A HEALTH alert shut down a courtroom after a defendant turned up with a highly contagious skin infection.
Business was suspended at Livingston Sheriff Court yesterday after scabies sufferer Patrick O’Connor, 64, sat close to other accused on the public benches before being called into the dock.
He also used the gents’ toilet at the court, based at West Lothian Civic Centre, and may have passed the skin condition – caused by tiny mites which burrow under the skin – on to others.
The last time O’Connor appeared from custody, the sheriff and court officials went down to the cells for the hearing to prevent him infecting other court users. But it was only after he had waited on the public benches for two hours yesterday that it emerged he was still suffering from the complaint.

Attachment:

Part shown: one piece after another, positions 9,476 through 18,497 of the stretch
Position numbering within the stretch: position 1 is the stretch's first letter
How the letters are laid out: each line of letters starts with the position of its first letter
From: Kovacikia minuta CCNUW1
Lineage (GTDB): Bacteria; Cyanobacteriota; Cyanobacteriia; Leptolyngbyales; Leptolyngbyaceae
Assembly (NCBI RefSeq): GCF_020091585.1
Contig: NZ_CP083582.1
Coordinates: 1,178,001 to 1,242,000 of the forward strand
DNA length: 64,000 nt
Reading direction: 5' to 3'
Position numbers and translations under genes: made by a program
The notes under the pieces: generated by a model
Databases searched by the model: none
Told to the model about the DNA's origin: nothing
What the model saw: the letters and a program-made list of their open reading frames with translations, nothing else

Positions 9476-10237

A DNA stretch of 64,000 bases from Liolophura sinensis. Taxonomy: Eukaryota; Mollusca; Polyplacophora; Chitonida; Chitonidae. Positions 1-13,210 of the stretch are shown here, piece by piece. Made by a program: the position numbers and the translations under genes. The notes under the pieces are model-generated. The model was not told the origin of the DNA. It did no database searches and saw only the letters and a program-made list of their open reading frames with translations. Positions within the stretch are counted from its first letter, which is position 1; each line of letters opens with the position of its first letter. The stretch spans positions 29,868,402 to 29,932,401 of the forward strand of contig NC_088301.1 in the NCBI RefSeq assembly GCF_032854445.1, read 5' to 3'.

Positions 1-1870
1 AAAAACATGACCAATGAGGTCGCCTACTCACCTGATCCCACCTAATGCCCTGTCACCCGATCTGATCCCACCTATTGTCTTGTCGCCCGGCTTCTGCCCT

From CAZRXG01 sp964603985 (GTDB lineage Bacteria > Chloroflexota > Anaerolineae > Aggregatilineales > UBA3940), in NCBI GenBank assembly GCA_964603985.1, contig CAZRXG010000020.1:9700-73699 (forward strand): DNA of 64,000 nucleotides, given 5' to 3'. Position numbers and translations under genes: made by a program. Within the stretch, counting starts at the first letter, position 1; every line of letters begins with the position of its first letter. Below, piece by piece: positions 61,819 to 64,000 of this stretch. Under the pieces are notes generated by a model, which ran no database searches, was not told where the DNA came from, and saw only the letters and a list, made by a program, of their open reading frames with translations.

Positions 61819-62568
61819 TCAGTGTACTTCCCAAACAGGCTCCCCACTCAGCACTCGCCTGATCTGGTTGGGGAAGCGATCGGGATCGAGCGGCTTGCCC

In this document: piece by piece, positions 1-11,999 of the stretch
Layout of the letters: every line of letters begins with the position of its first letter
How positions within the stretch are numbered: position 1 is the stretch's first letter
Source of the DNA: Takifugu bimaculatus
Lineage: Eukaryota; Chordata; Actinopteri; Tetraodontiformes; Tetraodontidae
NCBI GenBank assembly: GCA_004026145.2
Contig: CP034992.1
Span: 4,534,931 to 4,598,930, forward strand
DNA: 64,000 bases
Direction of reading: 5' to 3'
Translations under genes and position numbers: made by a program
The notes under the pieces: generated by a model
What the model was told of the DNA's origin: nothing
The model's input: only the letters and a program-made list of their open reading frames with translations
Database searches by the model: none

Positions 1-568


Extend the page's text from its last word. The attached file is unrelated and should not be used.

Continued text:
Sheriff Ken Hogg adjourned the court while officials and lawyers had a hurried consultation about what to do.
It was decided to close the courtroom and toilets and to fumigate and disinfect the areas he had used.
The infestation often starts on the hands and wrists and the mites are easily transferred through contact with skin or material such as seating fabric.
Infected people become extremely itchy and break out in a rash.
O’Connor, of Seafield, West Lothian, denies assaulting a woman at his home on December 23 last year. He is due to stand trial next month for allegedly hitting Maureen Hoban on the head.
A Scottish Court Service spokesman said: “We were informed that a person who had attended at Livingston Sheriff Court had the skin condition scabies.
“As a precautionary measure, business was moved to another available courtroom. No business was lost and the transfer caused only a very short delay.
“The courtroom will be professionally cleaned and should be ready for use again today.”